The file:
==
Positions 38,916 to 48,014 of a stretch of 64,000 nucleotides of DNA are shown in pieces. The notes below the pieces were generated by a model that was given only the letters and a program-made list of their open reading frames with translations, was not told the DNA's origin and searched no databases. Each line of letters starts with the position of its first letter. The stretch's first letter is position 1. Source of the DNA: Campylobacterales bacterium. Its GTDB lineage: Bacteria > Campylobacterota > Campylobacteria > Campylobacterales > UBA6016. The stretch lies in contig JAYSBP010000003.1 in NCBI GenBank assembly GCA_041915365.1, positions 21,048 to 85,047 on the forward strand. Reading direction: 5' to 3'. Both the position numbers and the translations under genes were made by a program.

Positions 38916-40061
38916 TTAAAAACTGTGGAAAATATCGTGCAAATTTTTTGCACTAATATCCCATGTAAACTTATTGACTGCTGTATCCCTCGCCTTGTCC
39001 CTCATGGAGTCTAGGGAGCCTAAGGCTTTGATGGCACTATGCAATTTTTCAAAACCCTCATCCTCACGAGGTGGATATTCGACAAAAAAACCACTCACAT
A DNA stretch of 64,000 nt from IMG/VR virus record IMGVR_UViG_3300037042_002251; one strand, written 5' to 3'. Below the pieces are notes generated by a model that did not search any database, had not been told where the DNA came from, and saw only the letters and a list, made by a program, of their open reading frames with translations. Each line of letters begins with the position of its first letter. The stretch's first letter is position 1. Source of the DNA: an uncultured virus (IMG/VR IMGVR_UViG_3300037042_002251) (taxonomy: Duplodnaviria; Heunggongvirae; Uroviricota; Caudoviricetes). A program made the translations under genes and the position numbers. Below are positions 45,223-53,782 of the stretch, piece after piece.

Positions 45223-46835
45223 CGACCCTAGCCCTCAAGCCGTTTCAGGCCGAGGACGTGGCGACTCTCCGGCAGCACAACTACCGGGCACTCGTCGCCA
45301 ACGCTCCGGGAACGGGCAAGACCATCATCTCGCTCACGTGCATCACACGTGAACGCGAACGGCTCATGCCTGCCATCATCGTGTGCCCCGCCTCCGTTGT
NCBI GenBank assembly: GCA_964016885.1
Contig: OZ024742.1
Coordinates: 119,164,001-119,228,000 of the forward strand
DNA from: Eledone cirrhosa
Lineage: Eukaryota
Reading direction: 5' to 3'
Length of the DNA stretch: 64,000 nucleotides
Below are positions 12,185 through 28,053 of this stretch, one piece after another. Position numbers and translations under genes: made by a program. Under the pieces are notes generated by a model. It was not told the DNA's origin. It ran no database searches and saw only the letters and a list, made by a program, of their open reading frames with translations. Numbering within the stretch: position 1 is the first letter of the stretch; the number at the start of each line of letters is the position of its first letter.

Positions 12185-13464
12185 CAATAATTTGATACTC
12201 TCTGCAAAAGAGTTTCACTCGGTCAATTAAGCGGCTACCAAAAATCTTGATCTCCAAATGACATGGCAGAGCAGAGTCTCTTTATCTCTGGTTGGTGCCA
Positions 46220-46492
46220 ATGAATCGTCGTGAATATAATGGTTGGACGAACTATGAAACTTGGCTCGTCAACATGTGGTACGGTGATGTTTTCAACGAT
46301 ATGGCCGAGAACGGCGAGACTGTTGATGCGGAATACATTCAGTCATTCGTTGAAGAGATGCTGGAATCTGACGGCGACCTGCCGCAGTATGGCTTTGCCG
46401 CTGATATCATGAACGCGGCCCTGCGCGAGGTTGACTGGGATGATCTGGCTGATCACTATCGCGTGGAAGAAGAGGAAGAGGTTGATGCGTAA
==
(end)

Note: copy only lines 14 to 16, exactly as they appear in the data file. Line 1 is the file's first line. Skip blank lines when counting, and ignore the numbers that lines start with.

Reading direction: 5' to 3'
Length of the DNA stretch: 64,000 nucleotides
Below are positions 12,185 through 28,053 of this stretch, one piece after another. Position numbers and translations under genes: made by a program. Under the pieces are notes generated by a model. It was not told the DNA's origin. It ran no database searches and saw only the letters and a list, made by a program, of their open reading frames with translations. Numbering within the stretch: position 1 is the first letter of the stretch; the number at the start of each line of letters is the position of its first letter.